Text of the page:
The beleaguered department store operator also said Thursday that sales rose 6 percent at established locations during the period, the third consecutive quarter of growth.
The results offer some encouraging signs that Penney is recovering from a botched transformation plan by former CEO Ron Johnson that resulted in massive losses and plunging sales. Johnson, the mastermind behind Apple's retail concept, was ousted in April 2013 after 17 months on the job. The board brought back Mike Ullman, who had been at the helm for seven years, to turn around Penney.
Ullman is trying to win back shoppers by restoring sales events and basic merchandise that the company ditched under Johnson's tenure — discontinuing some of the new trendy brands like William Rast and Joe by Joseph Abboud and bringing back store labels.
Penney also increased markdowns to get rid of the excess inventory.
While it attempts to revive sales, Penney is also focusing on cutting costs. In January, it announced it was cutting 2,000 jobs and shuttering 33 stores.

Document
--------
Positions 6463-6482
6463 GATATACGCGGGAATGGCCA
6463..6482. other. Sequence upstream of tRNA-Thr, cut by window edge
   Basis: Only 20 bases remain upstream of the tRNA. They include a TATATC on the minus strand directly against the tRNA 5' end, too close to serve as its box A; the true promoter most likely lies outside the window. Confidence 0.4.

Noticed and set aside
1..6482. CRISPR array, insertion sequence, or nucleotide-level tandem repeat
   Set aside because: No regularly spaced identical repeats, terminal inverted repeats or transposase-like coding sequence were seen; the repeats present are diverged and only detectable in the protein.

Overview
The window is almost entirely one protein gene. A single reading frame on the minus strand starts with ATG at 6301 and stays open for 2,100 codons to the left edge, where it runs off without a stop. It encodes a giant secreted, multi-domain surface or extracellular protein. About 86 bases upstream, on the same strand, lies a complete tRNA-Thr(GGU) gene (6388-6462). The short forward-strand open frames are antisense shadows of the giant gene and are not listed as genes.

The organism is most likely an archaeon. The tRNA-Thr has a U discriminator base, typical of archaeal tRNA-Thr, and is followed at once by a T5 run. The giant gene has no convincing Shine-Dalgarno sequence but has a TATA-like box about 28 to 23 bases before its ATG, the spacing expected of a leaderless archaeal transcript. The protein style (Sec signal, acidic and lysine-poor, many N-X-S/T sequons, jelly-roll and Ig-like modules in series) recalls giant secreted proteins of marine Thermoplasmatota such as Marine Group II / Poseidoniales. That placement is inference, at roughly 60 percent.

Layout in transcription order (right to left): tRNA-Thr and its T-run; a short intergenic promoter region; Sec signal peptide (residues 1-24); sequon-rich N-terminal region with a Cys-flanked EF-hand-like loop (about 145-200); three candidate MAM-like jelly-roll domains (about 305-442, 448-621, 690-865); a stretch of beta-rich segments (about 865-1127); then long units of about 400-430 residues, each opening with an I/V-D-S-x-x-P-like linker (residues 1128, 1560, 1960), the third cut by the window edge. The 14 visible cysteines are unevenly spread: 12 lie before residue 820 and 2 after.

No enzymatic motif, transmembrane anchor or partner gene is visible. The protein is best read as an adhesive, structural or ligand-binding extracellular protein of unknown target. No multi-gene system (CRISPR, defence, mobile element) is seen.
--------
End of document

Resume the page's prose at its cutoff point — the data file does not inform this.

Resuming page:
But the company's results show that it needs to increase how much profit it makes on each item and do more to bring back customers.
Penney, based in Plano, Texas, said it lost $172 million, or 56 cents per share, during the period. Excluding one-time items, it lost 75 cents per share. That wasn't as bad as the loss of 98 cents per share analysts expected, according to Zacks Investment Research.
A year ago, the company lost $586 million, or $2.66 per share.
Total revenue rose 5 percent to $2.8 billion and beat Wall Street forecasts of $2.79 billion.
J.C. Penney shares added 67 cents, or 6.9 percent, to $10.41 in after-hours trading. The shares have gained 6.5 percent in 2014, but are off 26 percent in the past 12 months.
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